Screw you customers, you aren’t even paying yourself

From CBC News via The Business Ethics Blog: the MBA program director of University of Ottawa is upset that business class fliers like him are getting overcharged by Air Canada.

Mike Miles, director of the MBA program at the University of Ottawa, said Air Canada offers frequent flyers, like him, coupons to upgrade their flights to business class. However, travellers have to purchase their tickets at a higher fare to qualify for the upgrade.

Miles said because much of his travel is for his work as a business professor, those extra costs would be passed on to the university, and it's unethical for the airline to put him in that dilemma.

I am reading between the lines according to the reporter's wish: this should be his point. Screw it, we all know you don't pay a dime yourself. The real patron is your employer, so who cares?

Mileage collection is probably one of the biggest employee benefits not stated in the contract. Several years ago, the accounting group of the company I worked for issued an "official" requirement that flight tickets must be purchased without the mileage benefit to cut costs. Not a single executive I knew of followed it, even though they preached around the importance of cost-cutting in every occasion.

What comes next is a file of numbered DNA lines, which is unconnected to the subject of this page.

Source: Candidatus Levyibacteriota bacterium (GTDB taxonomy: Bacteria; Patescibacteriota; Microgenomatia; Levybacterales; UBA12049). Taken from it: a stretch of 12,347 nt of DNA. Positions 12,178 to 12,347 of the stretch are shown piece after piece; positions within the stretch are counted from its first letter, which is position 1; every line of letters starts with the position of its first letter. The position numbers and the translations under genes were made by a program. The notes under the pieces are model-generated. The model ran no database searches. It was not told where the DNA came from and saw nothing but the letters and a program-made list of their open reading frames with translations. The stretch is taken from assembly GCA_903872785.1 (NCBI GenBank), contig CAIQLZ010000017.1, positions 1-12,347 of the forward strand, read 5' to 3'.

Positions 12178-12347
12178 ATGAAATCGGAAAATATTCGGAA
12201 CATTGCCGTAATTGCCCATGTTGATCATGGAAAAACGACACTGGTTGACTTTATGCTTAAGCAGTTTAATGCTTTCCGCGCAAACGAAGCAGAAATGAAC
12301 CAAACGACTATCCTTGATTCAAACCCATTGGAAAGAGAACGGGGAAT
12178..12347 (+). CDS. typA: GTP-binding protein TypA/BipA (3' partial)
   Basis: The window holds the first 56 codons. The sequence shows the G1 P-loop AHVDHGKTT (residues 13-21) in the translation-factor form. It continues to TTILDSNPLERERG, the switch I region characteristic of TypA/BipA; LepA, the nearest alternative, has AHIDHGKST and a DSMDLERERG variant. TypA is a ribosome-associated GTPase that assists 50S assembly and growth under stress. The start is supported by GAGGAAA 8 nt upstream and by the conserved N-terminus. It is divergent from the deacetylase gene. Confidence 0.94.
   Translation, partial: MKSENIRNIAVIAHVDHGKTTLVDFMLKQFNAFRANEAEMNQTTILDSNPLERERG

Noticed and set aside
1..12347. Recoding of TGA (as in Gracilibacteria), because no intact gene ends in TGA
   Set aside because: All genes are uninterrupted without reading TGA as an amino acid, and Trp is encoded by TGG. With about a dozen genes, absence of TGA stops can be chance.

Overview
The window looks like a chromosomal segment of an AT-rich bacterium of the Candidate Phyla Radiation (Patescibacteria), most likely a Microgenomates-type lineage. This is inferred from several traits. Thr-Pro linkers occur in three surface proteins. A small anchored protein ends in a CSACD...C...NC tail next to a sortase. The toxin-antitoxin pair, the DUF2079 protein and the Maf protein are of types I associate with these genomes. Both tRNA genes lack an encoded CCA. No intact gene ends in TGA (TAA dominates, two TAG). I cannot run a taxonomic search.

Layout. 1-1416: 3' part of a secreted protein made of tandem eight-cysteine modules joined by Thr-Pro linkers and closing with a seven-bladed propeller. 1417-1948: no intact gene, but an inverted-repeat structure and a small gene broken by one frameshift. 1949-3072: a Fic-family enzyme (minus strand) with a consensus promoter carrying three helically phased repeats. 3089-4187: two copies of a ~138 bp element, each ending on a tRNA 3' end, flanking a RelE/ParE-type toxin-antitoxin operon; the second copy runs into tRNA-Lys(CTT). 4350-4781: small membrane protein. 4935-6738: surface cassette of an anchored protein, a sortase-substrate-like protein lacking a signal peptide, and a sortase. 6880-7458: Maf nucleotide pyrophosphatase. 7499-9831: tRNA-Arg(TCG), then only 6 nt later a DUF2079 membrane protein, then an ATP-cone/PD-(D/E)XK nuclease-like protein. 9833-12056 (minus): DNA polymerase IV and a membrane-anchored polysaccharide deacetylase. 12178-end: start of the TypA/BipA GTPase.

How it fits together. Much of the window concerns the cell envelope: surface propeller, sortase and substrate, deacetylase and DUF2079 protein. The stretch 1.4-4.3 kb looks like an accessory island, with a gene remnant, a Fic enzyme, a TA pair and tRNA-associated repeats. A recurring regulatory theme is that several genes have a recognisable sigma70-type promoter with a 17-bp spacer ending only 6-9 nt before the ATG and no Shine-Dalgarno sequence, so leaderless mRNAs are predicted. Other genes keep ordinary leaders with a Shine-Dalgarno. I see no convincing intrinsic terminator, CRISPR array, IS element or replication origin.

Mileage collection is also one of the biggest employee benefits that are not talked about. The usually pushy and talkative executives strangely keep their mouse shut on this subject. It is because the benefit is huge. Free access to airline lounge complete with cushy sofa, free lunch, fast Internet access and (almost) free access to Business class with all above luxuries plus in-flight entertainment PLUS attractive flight attendants who call you by your name. For men, especially older men, those are equivalent of adult entertainment for teenagers. Everybody is afraid of losing them by bringing them up into scrutiny, by such as–a female director of the accounting division.

I believe the reporter did enough damage to the quoted professor by simply allowing his employer to rethink about the whole upgrade plan. Good job.

As the protégé says in Up in the Air, "Guys don't grow up, it's like you need to pee on everything".